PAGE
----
Truck and bus manufacturers have been constantly facing an issue to disassemble the rear axle shaft from the hub when transporting the truck from the factory to the dealership. In addition to that, the dealerships have the very same problem every time they have to replace the brake pads in some truck models, which leads to excessive service time, extra costs and aftermarket complaints. The current problematic fastening system is composed by a lock nut, a flat washer and a coned slotted bushing. The concept of this 30 year old design involves the coned slotted bushing being pressed against a tapered hole on the shaft’s flange. After tightening the lock nut, the bushing clamps towards the stud and it gets stuck in between the shaft and the stud generating the problem described above. This paper shows the R&D process that Tekfor used to come up with the solution named iLok™ nut that replaces the problematic 3-piece fastening system. The methodology involved (a) Innovation process; (b) CAD modeling; (c) Finite Element Analysis; (d) Forging simulations; (e) Forging trials; (f) Prototypes manufacturing; (g) Torque and tension tests; (h) Junker vibration tests; (i) Proof load test; (j) Salt spray test; (k) Fit and function test, etc. The iLok™ nut showed superior performance in all these tests and its usage brings multiple benefits to OEMs, Tiers 1 suppliers, Dealerships and end users. This is the most important innovation of a nut for the automotive industry since the advent of the wheel nut in 1972.
For more than 30 years, OEMs, Tier 1 suppliers, dealerships, truck fleet owners, and end users have been facing issues with a problematic 3-piece fastening system that connects the rear axle shaft on the hub of most class 6, 7, and 8 trucks across the globe . The 3-piece system is composed by a lock nut, a flat washer and a coned bushing that can be slotted or not as shown on Figure 1. Depending on the truck model, the flat washer is not used and the system is reduced to a 2-piece configuration commonly found in European trucks.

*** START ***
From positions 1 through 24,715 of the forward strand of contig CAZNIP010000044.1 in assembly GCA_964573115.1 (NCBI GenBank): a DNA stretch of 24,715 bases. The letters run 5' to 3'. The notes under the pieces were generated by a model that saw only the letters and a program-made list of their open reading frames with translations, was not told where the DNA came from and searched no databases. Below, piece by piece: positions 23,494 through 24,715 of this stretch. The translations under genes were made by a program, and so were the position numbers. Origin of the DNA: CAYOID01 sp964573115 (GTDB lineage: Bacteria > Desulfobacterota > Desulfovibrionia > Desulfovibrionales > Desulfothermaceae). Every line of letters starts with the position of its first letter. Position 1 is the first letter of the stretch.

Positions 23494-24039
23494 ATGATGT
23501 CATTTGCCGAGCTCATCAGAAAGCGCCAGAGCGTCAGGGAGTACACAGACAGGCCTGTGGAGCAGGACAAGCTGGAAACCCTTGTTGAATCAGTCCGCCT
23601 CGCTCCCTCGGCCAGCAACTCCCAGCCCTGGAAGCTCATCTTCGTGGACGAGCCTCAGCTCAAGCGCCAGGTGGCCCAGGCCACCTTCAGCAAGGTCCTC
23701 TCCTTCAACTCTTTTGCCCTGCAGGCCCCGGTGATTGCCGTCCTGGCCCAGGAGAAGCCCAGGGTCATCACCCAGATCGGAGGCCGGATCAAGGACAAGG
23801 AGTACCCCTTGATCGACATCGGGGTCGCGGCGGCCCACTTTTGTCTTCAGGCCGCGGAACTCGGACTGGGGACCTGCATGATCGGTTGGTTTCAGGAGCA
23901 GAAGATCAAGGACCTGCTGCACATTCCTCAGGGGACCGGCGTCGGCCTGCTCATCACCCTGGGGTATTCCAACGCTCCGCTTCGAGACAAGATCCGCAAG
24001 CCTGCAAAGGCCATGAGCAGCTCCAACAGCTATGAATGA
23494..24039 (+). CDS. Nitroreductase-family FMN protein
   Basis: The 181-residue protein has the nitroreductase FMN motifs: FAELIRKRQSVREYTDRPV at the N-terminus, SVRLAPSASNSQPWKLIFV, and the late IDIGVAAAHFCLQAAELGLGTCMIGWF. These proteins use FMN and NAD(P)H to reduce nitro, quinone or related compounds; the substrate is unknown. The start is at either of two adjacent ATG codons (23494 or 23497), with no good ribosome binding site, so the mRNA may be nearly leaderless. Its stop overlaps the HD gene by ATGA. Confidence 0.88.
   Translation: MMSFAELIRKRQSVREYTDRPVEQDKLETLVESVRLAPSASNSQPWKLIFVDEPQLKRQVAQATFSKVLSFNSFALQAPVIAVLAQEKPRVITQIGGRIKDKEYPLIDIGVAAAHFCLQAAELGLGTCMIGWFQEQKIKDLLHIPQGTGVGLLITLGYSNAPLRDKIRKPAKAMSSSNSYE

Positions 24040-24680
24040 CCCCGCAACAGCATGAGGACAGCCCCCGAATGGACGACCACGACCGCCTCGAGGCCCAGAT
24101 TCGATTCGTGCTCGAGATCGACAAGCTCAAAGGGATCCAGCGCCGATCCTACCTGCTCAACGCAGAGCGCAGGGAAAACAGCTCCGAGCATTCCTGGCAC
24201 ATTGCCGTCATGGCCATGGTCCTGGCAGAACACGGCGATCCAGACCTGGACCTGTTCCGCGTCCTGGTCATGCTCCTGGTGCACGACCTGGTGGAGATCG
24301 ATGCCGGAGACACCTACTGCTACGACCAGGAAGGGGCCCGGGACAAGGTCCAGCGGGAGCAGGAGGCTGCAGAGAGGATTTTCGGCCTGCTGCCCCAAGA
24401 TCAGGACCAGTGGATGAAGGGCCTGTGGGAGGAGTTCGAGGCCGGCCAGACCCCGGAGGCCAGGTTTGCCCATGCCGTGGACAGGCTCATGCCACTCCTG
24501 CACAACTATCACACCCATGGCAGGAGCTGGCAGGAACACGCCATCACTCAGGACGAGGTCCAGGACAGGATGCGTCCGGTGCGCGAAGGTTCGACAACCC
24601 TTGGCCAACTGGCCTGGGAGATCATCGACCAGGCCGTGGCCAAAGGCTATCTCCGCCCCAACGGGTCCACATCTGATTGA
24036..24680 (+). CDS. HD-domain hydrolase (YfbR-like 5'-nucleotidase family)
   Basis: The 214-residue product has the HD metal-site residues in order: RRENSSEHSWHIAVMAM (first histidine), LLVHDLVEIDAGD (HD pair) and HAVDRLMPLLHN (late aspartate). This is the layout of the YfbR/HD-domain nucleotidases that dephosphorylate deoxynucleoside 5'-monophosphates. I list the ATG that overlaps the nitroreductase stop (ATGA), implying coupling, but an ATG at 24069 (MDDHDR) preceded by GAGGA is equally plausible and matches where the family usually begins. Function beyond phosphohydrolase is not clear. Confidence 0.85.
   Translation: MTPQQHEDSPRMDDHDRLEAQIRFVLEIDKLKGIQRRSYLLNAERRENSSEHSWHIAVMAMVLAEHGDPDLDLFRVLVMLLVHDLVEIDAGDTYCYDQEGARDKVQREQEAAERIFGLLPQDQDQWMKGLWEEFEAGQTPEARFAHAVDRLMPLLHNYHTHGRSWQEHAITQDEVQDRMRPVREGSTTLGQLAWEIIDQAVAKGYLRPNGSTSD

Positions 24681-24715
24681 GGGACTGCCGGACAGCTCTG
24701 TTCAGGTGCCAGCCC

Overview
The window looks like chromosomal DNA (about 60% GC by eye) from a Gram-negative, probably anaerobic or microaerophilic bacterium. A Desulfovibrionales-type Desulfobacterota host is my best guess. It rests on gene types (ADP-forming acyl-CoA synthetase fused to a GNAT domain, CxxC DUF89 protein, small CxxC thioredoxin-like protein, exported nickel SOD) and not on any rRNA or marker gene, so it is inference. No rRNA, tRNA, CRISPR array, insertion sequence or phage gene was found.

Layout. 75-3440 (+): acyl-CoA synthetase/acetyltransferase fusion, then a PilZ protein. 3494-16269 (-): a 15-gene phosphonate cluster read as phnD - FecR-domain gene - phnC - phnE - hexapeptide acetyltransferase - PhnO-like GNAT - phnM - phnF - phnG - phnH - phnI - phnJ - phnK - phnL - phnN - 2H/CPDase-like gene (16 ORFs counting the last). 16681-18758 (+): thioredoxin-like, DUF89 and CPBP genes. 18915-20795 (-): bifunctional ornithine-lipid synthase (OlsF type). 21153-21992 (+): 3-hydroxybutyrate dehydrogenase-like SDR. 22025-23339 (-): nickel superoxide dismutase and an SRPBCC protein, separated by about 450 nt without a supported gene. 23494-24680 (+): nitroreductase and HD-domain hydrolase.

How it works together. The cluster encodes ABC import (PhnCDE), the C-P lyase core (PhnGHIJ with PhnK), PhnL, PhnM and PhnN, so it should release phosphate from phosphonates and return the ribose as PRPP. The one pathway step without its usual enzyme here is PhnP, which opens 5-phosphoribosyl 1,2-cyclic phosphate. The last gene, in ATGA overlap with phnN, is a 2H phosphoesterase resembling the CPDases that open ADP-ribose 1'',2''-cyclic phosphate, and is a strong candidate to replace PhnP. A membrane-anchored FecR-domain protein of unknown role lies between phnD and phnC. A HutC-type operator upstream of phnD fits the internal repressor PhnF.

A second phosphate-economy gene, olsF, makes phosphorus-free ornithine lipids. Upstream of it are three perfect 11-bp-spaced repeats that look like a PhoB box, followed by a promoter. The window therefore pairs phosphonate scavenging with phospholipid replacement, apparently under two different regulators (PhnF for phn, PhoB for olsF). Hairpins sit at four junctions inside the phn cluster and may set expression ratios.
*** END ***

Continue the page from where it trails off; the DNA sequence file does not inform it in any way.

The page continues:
In spite of that, both 2-piece and 3-piece systems present the same issue of the coned bushing getting stuck in between the flange and the stud when the shaft has to be pulled off the hub during the truck’s transportation from the assembly line to the dealership, or during maintenance to replace brake pads in some truck models. This issue causes OEMs, Tier 1, and Dealerships to waste a considerable amount of time and money to disassemble the rear axle shaft from the hub. Moreover, the struggle faced during the disassembly process often results in some sort of re-work or re-paint on the shaft, or other components, due to scratches, dings, and nicks, which generates more and more costs that are cascaded through the entire supply chain. In addition to that, another issue caused by the 3-piece or 2-piece system is when the press fit between the locking feature of the nut and studs gets too tight. This issue leads to the removal of the phosphate coating from the stud threads, which causes premature corrosion of the fasteners in the field. All these extra costs caused by inefficiencies and re-work are transferred to the end user who buys the trucks.
Figure 2 shows two mechanics struggling to pull the shaft off the hub as well as the tools commonly used during service. This is the same struggle that shop floor operators face to pull the shaft off the hub at the end of the assembly line in preparation to transport the truck from the factory to the dealership. The disassembly time varies from unit to unit, but usually it is a time consuming process. For instance, it took two mechanics, nine tools, and approximately ninety minutes to disassemble the rear axle hub shown on Figure 2 in order to replace the brake pads.